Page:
By Jon: First published in Online Currents
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Ongoing security concerns with Microsoft’s Internet Explorer have led several commentators to suggest that users should switch to another web browser. Is this really necessary, and if so what are the alternatives? In this article I compare Internet Explorer with two rival programs: Mozilla Firefox and the Norwegian browser Opera.
A Brief History (And Mosaic begat…)
The basic functions of a web browsing program are simple: to download files from the Internet, store them on the user’s hard disk and display that content on the user’s screen. Prior to the Web there were many special-purpose programs which allowed this for specific kinds of content, but it was only in 1993 that the development and wide acceptance of HTML as a language for web pages made it possible to write general-purpose browsers.
The first widely used browser was a text-based system called Lynx (i.e. ‘Links’), beginning a tradition of fanciful names which incorporate puns and in-jokes (‘Lynx’, for instance, is also defined as ‘an animal that eats gophers’). The rapid spread of Windows over the same period prompted the (US) National Center for Supercomputing Applications (NCSA) to develop a graphic-based browser called Mosaic. When this was released free for non-commercial applications, its use became widespread: it was, in fact, the first ‘standard’ internet software.
Mosaic in turn was overtaken by Netscape Navigator (usually known just as ‘Netscape’), which was developed by the same team after leaving NCSA. This began as a relatively small and simple browser but rapidly accumulated email-handling and newsreading facilities, and later a chat system and HTML editor, together known as ‘Communicator’. Originally released as shareware with a non-enforced obligation to purchase after a month, Netscape was made free in the face of competition from Microsoft Internet Explorer. By the late 90’s Netscape held 90% of browser market share.
Meanwhile Microsoft had launched and rapidly improved their own free browser/email/news package, known as the Microsoft Internet Explorer, or MS-IE. Clever integration of this with the Windows operating system made it possible to connect up Web hyperlinks with the Windows Explorer and business software like Excel and Word, but also provoked an antitrust action led by Netscape, who claimed that Microsoft were forcing MS-IE on to customers who bought Windows. Despite this setback, by Version 5, MS-IE was technically well ahead of Netscape. As the internet grew rapidly over this period, most new web users started with MS-IE, and many others moved across to it. Many of them never knew or cared that there were alternatives.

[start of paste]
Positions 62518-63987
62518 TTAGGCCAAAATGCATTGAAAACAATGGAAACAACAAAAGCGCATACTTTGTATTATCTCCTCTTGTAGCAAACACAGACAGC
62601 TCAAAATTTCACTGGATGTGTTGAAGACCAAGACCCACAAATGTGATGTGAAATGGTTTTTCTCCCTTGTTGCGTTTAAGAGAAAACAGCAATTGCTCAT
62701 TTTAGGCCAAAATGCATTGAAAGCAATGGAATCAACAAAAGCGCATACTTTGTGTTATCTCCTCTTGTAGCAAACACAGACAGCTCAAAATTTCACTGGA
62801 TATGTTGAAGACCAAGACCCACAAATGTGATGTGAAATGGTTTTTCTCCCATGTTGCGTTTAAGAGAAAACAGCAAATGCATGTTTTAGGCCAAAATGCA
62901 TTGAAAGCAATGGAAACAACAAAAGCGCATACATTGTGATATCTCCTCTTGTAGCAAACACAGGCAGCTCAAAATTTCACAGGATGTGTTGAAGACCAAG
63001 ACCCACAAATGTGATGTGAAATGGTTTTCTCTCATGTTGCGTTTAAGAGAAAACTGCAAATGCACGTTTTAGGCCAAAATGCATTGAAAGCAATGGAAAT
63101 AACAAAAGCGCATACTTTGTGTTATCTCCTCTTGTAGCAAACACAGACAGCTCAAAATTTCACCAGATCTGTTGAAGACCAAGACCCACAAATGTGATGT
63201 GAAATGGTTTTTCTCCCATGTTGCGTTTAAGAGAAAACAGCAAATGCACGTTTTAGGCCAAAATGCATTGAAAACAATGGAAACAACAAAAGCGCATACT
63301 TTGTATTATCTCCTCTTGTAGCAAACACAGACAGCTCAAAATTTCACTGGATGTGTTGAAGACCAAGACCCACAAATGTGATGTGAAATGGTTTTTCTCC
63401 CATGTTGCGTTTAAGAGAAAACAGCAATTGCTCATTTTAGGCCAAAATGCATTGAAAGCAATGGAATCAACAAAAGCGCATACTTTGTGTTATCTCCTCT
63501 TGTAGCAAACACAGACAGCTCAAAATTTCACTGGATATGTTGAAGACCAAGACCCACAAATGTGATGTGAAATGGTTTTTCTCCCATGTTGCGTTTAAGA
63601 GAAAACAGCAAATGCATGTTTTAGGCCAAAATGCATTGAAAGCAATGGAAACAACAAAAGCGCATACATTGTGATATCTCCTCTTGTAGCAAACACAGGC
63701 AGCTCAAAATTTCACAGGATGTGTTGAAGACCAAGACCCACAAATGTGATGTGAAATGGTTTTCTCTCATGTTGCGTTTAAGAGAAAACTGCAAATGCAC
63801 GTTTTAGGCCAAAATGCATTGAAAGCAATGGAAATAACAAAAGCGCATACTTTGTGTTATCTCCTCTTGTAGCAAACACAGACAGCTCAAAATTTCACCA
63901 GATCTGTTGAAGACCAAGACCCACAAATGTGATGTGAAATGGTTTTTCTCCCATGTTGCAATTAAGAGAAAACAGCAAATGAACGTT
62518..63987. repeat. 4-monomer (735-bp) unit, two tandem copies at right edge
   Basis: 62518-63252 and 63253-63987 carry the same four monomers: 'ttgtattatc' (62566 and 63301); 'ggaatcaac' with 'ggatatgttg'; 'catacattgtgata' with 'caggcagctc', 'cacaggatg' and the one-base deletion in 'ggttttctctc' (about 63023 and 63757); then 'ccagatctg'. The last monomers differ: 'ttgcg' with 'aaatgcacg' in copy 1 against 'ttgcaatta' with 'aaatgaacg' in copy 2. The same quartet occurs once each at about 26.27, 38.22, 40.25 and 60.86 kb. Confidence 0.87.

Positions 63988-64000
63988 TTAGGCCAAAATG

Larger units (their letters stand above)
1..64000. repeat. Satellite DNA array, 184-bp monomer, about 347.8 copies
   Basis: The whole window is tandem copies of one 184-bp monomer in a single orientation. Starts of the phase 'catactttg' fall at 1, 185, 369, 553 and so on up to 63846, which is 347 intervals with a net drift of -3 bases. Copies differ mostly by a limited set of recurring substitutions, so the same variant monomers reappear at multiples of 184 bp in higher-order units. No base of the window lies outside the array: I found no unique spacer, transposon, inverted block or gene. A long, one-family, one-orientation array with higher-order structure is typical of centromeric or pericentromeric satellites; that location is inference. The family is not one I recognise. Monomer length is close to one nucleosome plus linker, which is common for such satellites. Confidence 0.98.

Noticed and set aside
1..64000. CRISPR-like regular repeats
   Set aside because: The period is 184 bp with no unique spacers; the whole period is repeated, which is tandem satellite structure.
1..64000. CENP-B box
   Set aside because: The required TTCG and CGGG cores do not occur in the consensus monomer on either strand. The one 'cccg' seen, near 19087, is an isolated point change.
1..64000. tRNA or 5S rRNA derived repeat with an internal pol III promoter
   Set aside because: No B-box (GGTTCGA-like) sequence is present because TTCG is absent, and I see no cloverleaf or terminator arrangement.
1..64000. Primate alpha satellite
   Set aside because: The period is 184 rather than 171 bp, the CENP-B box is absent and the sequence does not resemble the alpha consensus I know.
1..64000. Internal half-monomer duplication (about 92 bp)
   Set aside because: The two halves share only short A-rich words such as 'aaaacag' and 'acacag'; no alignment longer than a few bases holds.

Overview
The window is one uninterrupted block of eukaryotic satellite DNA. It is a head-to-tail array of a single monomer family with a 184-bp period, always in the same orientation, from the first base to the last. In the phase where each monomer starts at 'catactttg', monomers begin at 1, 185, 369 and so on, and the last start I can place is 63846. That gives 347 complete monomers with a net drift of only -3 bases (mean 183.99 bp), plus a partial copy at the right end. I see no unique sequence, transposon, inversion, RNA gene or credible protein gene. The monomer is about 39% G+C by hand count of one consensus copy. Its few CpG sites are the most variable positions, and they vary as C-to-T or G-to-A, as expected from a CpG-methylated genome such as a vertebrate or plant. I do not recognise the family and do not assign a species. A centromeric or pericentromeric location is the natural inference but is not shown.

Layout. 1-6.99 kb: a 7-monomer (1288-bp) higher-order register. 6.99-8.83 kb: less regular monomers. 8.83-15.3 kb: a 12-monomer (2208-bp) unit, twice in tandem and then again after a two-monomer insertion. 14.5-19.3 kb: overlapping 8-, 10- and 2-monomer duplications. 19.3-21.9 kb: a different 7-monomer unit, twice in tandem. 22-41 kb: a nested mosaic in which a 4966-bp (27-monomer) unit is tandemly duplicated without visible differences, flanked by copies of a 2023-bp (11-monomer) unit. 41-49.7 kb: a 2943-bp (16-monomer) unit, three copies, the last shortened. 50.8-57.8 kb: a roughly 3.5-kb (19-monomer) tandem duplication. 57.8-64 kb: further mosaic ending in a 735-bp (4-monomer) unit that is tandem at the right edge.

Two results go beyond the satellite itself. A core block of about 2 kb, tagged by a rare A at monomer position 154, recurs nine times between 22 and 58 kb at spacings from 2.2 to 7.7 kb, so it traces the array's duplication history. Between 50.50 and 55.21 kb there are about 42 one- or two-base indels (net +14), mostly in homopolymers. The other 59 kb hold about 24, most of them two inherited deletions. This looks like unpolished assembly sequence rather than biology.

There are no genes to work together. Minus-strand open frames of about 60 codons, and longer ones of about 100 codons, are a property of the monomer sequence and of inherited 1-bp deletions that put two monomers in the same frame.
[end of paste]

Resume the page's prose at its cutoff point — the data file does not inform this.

Eventually Netscape was taken over by AOL and despite several impressive new versions failed to recapture any interest. As Netscape’s market collapsed its staffers decided to try and salvage something from the wreckage. A group of programmers resurrected the code name Mozilla (‘Mosaic-killer Godzilla’) which had been used in Netscape’s development, and set up the open-source Mozilla Foundation. By 2002 they were able to produce a small, fast browser/email/chat/HTML editor suite. This was released for free under the Mozilla name and rapidly became popular with open-source proponents and users opposed to Microsoft’s monopoly. It was also made available for Linux systems. As Mozilla has grown in size, the Foundation has recently spun off and released Firefox, a browser-only version of Mozilla for users who don’t want the other components in the suite.
And what about Opera? While the ‘browser wars’ were going on in the US a Norwegian company was quietly developing and distributing a browser based on entirely new code. This is Opera, another Internet program suite (browser/HTML editor/email/chat), which has been under development since 1995 and has a small but growing band of dedicated users.
The browser market will remain fluid as long as the web itself continues to grow and develop with new kinds of material and new delivery methods. All the major browsers support the use of ‘add-ins’ like Macromedia Flash and Adobe Reader which provide the capability to deal with new file types as they arise, but the pressure will always be there to come up with better, faster, more tightly integrated browsers. Will MS-IE be the next champion to topple?
Well, not any time soon. Browser market shares for May 2004 (before the arrival of Firefox) were estimated by OneStat (http://www.onestat.com) to be:
1. Microsoft IE 6.0 – 69.3%
2. Microsoft IE 5.5 – 12.9%
3. Microsoft IE 5.0 – 10.8%
4. Mozilla – 2.1%
5. Opera 7.0 – 1.02%
6. Microsoft IE 4.0 –0.6%
7. Safari (Apple’s new Mac-based browser) – 0.71%
So MS-IE has a long lead, but then so did Mosaic and Netscape.
MS-IE – Cons and Pros